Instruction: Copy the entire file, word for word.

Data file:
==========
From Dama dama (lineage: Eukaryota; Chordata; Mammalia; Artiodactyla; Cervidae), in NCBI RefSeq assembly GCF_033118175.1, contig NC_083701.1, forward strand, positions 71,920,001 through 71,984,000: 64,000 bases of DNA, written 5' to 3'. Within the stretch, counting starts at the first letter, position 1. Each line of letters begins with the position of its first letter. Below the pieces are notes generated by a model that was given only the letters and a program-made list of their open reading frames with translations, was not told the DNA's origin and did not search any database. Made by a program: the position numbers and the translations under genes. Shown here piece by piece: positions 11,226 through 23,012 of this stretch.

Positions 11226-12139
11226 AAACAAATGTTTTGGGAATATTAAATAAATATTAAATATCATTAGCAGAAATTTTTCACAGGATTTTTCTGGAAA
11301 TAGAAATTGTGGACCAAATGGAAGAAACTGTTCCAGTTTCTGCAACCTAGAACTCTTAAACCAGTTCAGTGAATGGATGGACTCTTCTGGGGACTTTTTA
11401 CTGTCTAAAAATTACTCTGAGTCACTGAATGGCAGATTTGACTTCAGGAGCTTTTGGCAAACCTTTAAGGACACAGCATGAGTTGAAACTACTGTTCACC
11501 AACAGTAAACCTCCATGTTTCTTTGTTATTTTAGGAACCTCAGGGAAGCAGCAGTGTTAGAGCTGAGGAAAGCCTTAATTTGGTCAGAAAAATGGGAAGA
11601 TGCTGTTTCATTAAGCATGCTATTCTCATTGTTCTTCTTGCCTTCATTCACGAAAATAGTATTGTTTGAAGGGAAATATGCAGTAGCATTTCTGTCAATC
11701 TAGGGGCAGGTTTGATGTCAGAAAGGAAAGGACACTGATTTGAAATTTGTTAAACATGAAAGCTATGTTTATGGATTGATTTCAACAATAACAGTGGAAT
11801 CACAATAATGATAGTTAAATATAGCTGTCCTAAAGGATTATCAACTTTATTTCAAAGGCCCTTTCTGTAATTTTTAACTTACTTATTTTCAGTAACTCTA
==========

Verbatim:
From Dama dama (lineage: Eukaryota; Chordata; Mammalia; Artiodactyla; Cervidae), in NCBI RefSeq assembly GCF_033118175.1, contig NC_083701.1, forward strand, positions 71,920,001 through 71,984,000: 64,000 bases of DNA, written 5' to 3'. Within the stretch, counting starts at the first letter, position 1. Each line of letters begins with the position of its first letter. Below the pieces are notes generated by a model that was given only the letters and a program-made list of their open reading frames with translations, was not told the DNA's origin and did not search any database. Made by a program: the position numbers and the translations under genes. Shown here piece by piece: positions 11,226 through 23,012 of this stretch.

Positions 11226-12139
11226 AAACAAATGTTTTGGGAATATTAAATAAATATTAAATATCATTAGCAGAAATTTTTCACAGGATTTTTCTGGAAA
11301 TAGAAATTGTGGACCAAATGGAAGAAACTGTTCCAGTTTCTGCAACCTAGAACTCTTAAACCAGTTCAGTGAATGGATGGACTCTTCTGGGGACTTTTTA
11401 CTGTCTAAAAATTACTCTGAGTCACTGAATGGCAGATTTGACTTCAGGAGCTTTTGGCAAACCTTTAAGGACACAGCATGAGTTGAAACTACTGTTCACC
11501 AACAGTAAACCTCCATGTTTCTTTGTTATTTTAGGAACCTCAGGGAAGCAGCAGTGTTAGAGCTGAGGAAAGCCTTAATTTGGTCAGAAAAATGGGAAGA
11601 TGCTGTTTCATTAAGCATGCTATTCTCATTGTTCTTCTTGCCTTCATTCACGAAAATAGTATTGTTTGAAGGGAAATATGCAGTAGCATTTCTGTCAATC
11701 TAGGGGCAGGTTTGATGTCAGAAAGGAAAGGACACTGATTTGAAATTTGTTAAACATGAAAGCTATGTTTATGGATTGATTTCAACAATAACAGTGGAAT
11801 CACAATAATGATAGTTAAATATAGCTGTCCTAAAGGATTATCAACTTTATTTCAAAGGCCCTTTCTGTAATTTTTAACTTACTTATTTTCAGTAACTCTA